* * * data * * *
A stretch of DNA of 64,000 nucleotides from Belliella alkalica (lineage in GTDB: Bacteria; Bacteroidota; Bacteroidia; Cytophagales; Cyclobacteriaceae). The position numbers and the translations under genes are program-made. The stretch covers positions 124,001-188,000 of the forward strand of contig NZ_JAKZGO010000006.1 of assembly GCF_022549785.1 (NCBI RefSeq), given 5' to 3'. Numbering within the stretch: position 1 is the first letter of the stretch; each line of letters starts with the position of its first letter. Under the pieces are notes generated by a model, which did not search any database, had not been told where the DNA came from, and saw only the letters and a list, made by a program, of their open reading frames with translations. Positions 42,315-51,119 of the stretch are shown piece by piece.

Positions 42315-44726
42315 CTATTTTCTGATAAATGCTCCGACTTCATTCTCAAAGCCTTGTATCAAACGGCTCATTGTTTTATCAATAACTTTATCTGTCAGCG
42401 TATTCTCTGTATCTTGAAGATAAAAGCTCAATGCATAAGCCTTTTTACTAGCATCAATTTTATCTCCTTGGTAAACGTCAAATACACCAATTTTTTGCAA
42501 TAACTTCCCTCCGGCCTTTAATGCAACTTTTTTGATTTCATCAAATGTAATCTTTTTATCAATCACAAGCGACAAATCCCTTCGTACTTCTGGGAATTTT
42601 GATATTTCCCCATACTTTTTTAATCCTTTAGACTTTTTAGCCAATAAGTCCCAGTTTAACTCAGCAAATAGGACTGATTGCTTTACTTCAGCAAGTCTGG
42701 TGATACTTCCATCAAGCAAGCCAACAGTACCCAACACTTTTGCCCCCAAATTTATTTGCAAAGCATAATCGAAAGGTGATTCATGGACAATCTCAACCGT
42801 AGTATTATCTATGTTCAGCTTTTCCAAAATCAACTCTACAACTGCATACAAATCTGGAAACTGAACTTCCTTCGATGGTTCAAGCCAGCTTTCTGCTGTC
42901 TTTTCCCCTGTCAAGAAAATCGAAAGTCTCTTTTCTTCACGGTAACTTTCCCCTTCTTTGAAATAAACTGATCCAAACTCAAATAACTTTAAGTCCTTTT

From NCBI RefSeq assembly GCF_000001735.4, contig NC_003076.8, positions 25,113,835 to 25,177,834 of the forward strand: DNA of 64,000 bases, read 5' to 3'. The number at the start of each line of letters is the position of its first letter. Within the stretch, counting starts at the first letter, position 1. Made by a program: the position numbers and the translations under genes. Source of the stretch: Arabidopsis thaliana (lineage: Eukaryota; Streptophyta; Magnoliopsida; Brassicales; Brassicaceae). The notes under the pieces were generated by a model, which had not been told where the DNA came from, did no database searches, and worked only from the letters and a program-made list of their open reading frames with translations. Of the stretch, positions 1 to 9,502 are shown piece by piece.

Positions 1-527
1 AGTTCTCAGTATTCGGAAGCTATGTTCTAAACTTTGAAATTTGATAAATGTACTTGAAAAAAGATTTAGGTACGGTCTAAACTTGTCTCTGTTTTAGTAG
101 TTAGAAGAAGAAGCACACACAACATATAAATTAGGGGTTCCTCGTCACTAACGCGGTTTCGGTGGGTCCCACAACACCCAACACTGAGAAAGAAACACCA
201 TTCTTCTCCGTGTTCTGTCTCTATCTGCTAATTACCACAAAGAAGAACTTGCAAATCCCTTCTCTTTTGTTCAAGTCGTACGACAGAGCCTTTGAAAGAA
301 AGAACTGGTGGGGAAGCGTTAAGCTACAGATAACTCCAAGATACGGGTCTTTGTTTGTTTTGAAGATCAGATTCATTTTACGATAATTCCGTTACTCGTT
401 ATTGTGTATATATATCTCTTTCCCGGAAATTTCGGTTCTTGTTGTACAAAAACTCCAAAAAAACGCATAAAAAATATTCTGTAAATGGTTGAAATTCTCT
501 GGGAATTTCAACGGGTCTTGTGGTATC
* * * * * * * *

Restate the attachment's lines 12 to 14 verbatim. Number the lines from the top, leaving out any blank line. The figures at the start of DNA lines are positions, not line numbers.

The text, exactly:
1 AGTTCTCAGTATTCGGAAGCTATGTTCTAAACTTTGAAATTTGATAAATGTACTTGAAAAAAGATTTAGGTACGGTCTAAACTTGTCTCTGTTTTAGTAG
101 TTAGAAGAAGAAGCACACACAACATATAAATTAGGGGTTCCTCGTCACTAACGCGGTTTCGGTGGGTCCCACAACACCCAACACTGAGAAAGAAACACCA
201 TTCTTCTCCGTGTTCTGTCTCTATCTGCTAATTACCACAAAGAAGAACTTGCAAATCCCTTCTCTTTTGTTCAAGTCGTACGACAGAGCCTTTGAAAGAA